This is our little pumpkin, the leaves have all died back and we are not sure why, maybe the cold weather or could it be pumpkin blight?! The pumpkin itself appears OK and is ripening slowly. I measured it and it is only a trifling 25 ins compared to its bigger cousin. It is being fed but the position obviously does not suit it, maybe too exposed ? I think pumpkins are ideal candidates to grow on a compost heap,as the compost sits there doing nothing while breaking down so the pumpkins would act as a cover.The bigger ones on the bank for anyone who has not been following their progress are growing on top of a heap of horse manure and do they love it!!

Thursday, October 2, 2008

Cobh,QE2

This is actually 3 posts! I went to Cobh this morning to see the QE2 which is visiting there. Cobh has a great maritime history, it was the last port of call for the ill fated Titanic before she sailed to her doom and in to the history books.
A pub bearing the name of one of the big liners of the last century 'The Mauretania'.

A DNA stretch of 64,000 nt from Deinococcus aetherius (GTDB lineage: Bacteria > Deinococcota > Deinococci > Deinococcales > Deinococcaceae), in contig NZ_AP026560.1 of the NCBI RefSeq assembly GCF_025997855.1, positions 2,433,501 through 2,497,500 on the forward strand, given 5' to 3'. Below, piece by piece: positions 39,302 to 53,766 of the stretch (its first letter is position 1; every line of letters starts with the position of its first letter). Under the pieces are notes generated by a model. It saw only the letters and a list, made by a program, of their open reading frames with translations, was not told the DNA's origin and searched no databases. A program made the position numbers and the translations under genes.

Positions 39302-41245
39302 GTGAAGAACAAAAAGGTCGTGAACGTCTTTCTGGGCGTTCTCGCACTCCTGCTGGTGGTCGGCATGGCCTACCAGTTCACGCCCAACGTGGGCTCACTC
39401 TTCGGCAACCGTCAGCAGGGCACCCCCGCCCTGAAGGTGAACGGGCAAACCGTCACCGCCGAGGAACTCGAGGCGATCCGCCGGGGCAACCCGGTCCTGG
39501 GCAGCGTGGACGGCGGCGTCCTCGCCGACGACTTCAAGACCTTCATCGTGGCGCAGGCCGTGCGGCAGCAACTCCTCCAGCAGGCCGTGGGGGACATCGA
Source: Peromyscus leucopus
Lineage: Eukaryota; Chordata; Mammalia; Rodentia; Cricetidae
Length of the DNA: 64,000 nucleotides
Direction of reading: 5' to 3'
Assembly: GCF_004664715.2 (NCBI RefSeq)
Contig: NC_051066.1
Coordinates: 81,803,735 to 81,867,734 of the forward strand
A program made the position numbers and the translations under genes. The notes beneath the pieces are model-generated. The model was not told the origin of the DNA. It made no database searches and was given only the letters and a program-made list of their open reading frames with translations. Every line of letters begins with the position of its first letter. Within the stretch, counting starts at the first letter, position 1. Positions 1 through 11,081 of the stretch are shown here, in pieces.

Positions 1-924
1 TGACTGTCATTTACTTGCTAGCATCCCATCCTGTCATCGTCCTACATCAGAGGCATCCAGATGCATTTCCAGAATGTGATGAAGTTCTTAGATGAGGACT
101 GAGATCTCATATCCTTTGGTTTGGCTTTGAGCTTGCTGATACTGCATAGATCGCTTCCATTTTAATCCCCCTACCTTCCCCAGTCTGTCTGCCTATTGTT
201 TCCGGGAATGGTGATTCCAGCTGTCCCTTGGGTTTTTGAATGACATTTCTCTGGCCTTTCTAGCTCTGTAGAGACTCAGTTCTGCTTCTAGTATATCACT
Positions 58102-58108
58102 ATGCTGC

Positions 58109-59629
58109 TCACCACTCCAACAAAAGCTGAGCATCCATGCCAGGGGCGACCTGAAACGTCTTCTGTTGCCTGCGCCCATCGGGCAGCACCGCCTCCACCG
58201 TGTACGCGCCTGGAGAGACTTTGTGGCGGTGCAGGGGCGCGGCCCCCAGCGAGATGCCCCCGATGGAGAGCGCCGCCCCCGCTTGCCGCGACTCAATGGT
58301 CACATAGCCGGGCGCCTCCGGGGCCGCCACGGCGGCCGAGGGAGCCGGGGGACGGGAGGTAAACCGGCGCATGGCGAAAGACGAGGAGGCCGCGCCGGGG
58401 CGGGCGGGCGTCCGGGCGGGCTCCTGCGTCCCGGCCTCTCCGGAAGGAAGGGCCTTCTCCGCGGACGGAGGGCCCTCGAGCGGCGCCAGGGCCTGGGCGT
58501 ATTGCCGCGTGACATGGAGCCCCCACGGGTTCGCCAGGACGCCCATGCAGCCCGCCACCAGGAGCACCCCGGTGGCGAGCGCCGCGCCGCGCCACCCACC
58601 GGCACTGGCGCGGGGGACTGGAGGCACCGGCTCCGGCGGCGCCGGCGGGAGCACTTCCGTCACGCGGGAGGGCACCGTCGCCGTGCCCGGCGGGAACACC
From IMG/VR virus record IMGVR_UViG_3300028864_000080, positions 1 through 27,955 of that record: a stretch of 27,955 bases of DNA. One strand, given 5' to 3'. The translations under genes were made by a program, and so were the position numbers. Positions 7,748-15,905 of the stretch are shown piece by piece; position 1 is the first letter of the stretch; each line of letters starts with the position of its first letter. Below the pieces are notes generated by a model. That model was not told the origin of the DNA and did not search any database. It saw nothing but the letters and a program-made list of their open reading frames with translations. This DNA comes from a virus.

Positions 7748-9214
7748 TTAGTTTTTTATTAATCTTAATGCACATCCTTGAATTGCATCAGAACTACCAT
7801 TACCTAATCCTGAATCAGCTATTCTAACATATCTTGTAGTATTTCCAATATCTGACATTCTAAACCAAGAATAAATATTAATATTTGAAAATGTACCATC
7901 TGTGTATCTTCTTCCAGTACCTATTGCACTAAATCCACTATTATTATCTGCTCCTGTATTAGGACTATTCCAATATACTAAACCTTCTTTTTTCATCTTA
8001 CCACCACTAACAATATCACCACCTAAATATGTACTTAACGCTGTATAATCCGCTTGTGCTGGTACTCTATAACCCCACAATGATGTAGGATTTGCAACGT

This is the statue of 16 years old Annie Moore with her 2 brothers, (I cut her head off )! She left from Queenstown to find a better life in America.Books have been written about Annie's life in the new world.


















Titanic memorabilia on sale in one of the shops.














I visited New York last year with my son and we went to Ellis island, it was where emigrants from all over the world were processed for entry to the US. It is now a huge heritage site, I have to say it is an eerie place ,even now.This is me standing next to the Annie Moore statue there, Annie was the very first person to be processed through Ellis Island.



















This is how Barry and myself may have looked back then if we were emigrating. I think we would have been quite well off! We had our photos taken and they were matched up to a suitable background photo taken from the Ellis Island archives. Thousands of Irish among other nationalities looked to the new world for a better life. So many left never to return to their homelands, in a time when there were no phones or means of communication. Many were illiterate and even if they could write the people at home may have been illiterate.They worked and sent money home for another family member to follow them out, or sent money to their parents to help them to survive in very hard times.